Participating agencies and NGOs have highlighted issues such as a billion people being without access to safe water for drinking and the role of gender in family access to safe water. In 2003, 2006 and 2009, the UN World Water Development Report was launched on the occasion of the World Water Day. The fourth Report is expected to be released around 22 March 2012.
Richard Turere, 13, has found an innovative way to protect his family’s cattle from lions. He created “Lion Lights,” which keeps the predators away from the family’s enclosure. The Kenyan boy will speak about his invention at the TED 2013 conference.
I had to look after my dad’s cows and make sure that they were safe.
He fitted a series of flashing LED bulbs onto poles around the livestock enclosure, facing outward. The lights were wired to a box with switches and to an old car battery powered by a solar panel. They were designed to flicker on and off intermittently, thus tricking the lions into believing that someone was moving around carrying a flashlight. See more pictures and read the whole story on CNN
Female rappers in Africa are using the medium to address the challenges facing women across the continent. Soultana, whose hit single is titled “The Voice of Women,” raps about issues such as illiteracy, domestic violence and sexual harassment in Morocco, while Sister Fa, of Senegal, raps about female genital mutilation and the drive to end it.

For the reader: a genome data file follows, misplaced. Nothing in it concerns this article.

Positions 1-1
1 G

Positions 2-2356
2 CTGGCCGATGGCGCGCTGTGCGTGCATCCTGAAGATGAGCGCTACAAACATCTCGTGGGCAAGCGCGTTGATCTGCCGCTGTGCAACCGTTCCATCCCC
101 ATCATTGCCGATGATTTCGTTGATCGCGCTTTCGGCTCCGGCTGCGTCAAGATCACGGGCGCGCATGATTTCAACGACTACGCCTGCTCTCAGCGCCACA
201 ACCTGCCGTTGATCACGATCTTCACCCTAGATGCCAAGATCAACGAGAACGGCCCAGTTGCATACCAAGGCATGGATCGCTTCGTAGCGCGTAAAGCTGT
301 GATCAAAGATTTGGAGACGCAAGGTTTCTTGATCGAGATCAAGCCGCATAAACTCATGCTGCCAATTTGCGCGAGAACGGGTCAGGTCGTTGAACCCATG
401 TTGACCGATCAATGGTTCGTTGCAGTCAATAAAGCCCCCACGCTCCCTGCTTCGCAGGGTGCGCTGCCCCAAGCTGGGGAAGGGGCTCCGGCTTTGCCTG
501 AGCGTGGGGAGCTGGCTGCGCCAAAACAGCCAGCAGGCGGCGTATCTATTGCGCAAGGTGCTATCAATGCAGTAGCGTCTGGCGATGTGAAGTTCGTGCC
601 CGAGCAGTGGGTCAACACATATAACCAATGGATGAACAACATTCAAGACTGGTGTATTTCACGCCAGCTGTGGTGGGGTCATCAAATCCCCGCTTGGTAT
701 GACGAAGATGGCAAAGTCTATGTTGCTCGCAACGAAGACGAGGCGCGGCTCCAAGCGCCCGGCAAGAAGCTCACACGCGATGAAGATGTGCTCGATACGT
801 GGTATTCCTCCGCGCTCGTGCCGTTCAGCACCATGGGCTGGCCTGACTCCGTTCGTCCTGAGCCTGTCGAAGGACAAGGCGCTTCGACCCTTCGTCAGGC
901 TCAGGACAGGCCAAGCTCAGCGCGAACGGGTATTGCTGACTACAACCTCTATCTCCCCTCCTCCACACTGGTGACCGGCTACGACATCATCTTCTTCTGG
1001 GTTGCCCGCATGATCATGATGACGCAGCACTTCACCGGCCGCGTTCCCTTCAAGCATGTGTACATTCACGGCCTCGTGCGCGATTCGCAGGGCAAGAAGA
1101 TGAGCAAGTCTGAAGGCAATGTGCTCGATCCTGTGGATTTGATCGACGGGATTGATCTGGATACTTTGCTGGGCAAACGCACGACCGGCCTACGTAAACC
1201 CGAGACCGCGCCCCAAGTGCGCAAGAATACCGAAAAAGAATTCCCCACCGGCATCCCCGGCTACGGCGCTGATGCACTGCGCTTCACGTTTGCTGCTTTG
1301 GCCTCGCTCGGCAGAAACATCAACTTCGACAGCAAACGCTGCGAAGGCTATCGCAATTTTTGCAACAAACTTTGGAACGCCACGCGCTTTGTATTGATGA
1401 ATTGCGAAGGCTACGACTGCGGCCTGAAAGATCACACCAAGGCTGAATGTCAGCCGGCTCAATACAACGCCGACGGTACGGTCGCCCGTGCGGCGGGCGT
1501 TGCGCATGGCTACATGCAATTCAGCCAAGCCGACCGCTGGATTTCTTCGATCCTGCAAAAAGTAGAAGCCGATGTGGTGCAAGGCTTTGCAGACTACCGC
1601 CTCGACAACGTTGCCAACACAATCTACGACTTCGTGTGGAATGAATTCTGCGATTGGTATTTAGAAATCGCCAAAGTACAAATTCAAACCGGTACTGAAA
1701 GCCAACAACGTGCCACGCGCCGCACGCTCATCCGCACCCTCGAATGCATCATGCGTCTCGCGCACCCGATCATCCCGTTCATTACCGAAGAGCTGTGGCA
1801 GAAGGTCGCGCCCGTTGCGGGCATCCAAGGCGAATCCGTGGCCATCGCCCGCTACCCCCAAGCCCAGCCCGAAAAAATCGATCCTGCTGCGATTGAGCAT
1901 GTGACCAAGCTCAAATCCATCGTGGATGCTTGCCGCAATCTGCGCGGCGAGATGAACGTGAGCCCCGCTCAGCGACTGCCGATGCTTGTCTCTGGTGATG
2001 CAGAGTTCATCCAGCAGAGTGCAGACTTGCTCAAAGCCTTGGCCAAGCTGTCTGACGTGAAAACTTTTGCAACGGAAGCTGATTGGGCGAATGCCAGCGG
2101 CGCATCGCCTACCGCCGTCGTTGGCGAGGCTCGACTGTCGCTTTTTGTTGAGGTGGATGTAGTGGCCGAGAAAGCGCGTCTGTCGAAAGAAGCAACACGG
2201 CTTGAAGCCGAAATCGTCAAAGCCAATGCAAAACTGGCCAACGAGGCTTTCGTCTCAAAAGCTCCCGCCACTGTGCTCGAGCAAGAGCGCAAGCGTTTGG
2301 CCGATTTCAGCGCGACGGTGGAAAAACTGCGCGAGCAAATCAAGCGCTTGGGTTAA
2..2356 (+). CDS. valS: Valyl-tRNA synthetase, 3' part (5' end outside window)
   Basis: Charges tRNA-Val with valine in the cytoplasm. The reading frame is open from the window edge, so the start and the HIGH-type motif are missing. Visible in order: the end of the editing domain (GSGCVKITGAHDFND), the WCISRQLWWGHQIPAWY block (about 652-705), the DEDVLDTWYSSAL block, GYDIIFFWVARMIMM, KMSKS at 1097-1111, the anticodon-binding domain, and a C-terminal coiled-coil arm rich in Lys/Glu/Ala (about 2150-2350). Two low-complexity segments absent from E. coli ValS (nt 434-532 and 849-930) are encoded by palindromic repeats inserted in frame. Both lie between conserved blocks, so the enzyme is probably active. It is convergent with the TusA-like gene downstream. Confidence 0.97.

Soultana’s hit single Sawt Nssa (“The Voice of Women”) is her anthem.
“She gave him money, love and life,” Soultana raps. “He gave her lies and violence. This is the Moroccan woman. This is one of a million.”
Soultana raps about the challenges facing women in this North African country: illiteracy, poverty, domestic violence, and daily harassment on the street. Soultana’s real name is Youssra Oukaf and she’s 27. She walks a fine line, calling for change in Morocco without criticizing the King.
An estimated 20.9 million people are trafficked worldwide — about 58% for purposes of sexual exploitation and another 36% for other forms of forced labor, according to a report of the United Nations Office of Drugs and Crime. Traffickers target more women and foreign nationals than in other crimes, pulling from at least 136 nationalities in 118 countries, the report said.
According to the report, trafficking for sexual exploitation is more common in Europe, Central Asia and the Americas while trafficking for forced labor is more frequently found in Africa, the Middle East, south and east Asia and the Pacific. Read more on: The Washington Post
Playing For Change and the United Nations Millennium Development Goals Achievement Fund partnered to create this video performed by musicians from all around the world… and now we are delighted to share it with you.
Thank you for being part of this global community, and for believing that peace and change are possible. PFCF is working every day to create opportunities for kids and communities around the world to lead better lives through music. Learn more about our programs and become a supporter at playingforchange.org.
We realize that true change for the good of everyone always comes from the hearts of the people, and with music we can unite together to make the world A Better Place.